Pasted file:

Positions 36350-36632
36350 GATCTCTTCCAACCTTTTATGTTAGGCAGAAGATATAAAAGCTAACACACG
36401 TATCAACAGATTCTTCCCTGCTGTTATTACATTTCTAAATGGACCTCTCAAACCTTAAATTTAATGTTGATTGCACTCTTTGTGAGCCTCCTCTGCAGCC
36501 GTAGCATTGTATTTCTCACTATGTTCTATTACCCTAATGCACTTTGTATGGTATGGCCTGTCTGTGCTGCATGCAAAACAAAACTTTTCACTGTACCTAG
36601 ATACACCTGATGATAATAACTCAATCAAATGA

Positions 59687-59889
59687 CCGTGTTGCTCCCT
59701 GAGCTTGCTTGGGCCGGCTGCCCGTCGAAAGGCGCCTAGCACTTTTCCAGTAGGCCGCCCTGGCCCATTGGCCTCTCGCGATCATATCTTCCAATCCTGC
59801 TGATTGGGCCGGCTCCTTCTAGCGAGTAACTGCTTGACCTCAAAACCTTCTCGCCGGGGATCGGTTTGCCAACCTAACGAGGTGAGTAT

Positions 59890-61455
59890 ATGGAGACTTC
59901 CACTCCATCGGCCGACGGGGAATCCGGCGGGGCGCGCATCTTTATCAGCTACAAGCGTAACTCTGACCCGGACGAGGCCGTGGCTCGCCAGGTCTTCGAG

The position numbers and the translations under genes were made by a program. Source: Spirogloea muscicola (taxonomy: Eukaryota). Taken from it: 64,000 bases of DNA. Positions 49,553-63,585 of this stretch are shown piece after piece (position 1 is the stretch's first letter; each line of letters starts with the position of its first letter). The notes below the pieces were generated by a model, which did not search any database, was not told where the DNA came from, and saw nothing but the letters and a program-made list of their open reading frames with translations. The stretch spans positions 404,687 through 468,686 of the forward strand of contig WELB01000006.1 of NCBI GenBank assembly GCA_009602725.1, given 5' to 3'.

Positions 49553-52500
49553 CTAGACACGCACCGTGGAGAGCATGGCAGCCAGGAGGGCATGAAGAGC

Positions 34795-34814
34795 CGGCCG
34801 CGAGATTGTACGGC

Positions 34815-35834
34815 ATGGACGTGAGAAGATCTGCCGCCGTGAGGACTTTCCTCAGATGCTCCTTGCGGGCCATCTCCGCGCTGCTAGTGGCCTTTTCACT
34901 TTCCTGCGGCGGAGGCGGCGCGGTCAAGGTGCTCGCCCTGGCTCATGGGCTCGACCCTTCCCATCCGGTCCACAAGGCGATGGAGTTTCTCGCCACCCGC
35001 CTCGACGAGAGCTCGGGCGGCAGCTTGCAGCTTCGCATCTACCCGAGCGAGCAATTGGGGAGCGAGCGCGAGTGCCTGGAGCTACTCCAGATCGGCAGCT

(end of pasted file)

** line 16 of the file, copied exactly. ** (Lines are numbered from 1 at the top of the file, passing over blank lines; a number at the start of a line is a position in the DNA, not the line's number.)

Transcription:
Positions 34795-34814